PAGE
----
British prompt wholesale gas prices rose on Friday morning as exports resumed through the InterconnectorUK pipeline from Britain to Belgium, lower wind output and ahead of an liquefied natural gas (LNG) terminal outage next week.
The British day-ahead contract rose by 53.00 pence to 310.00 pence per therm, while gas for immediate delivery was up by 47.00 pence to 305.00 pence per therm by 0843 GMT.
The UK system was under-supplied by around 17.4 million cubic meters (mcm) on Friday morning, with demand expected to be at well above seasonal norm, National Grid data showed.
The return of exports via the Interconnector pipeline, as well as expected stronger demand for gas to generate power, were pushing prices up, said Marina Tsygankova, gas analyst at Refinitiv.
The Dragon liquefied natural gas (LNG) terminal will also undergo maintenance next week from Aug. 8-10, which will limit LNG send-out.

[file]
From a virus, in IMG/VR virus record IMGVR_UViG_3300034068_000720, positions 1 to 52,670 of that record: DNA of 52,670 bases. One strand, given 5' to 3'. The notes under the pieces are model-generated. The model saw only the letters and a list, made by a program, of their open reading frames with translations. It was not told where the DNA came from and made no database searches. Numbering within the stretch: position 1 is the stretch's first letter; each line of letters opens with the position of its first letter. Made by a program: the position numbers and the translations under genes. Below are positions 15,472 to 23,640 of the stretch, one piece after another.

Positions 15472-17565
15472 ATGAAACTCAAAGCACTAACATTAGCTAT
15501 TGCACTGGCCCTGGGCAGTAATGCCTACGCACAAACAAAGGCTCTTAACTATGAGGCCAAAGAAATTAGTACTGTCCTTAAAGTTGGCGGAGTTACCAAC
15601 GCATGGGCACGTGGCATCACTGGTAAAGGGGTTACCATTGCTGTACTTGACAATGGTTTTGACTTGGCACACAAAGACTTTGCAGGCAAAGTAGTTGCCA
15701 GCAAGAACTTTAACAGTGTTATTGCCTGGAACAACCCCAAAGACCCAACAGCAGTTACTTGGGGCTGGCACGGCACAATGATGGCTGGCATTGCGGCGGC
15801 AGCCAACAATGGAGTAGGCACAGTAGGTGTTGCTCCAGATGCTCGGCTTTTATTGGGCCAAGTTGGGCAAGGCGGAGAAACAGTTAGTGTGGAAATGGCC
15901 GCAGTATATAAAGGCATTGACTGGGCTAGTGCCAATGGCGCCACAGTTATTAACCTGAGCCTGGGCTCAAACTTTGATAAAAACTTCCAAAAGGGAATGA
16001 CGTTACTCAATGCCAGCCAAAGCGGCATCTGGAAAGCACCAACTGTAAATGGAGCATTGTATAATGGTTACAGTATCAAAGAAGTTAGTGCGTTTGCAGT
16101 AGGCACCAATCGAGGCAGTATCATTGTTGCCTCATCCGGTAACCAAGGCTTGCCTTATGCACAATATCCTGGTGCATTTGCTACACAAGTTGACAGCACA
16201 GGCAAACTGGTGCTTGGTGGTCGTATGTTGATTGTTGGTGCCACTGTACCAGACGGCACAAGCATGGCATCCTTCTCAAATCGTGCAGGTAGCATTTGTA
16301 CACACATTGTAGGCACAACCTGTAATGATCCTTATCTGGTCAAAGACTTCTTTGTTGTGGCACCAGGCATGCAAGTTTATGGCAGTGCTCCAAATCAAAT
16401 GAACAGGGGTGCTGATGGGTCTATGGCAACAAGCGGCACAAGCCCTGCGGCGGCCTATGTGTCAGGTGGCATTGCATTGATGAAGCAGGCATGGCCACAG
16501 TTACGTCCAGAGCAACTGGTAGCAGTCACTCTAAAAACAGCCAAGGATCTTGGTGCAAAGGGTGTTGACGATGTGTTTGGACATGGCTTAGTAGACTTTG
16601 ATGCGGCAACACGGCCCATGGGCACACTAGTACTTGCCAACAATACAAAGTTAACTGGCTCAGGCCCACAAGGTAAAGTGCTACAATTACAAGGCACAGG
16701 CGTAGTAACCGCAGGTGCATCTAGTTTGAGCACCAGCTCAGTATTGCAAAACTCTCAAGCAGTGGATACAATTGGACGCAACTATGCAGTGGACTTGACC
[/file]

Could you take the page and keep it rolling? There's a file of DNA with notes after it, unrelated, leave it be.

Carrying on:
Wind power output has fallen, boosting gas-for-power demand, with peak wind generation forecasted at 4.1 gigawatts (GW) on Saturday, down from 4.7 GW on Friday, compared to a total metered capacity of nearly 20 GW, Elexon data showed.
In the Dutch market, gas prices for the weekend also rose by 7.00 euros to 200.50 euros per megawatt-hour (MWh), while contract for October delivery was up by 4.90 euros to 200.60 euros per MWh.
Russian gas flows have remained reduced, amid a stand-off over the return of a repaired turbine for Nord Stream 1 from Germany to Russia continuing.
Russia’s gas exporter Gazprom said only one of six main turbines of Nord Stream 1 pipeline were operating, blaming western sanctions for causing technical problems.
Despite the reduced flows from Russia, European countries are on track to reach a gas storage filling target by the start of this winter, but it could cost tenfold of historical average.
In the European carbon market, the benchmark contract edged up by 0.62 euro to 84.81 euros a tonne.
(Reporting by Nerijus Adomaitis, editing by Nina Chestney)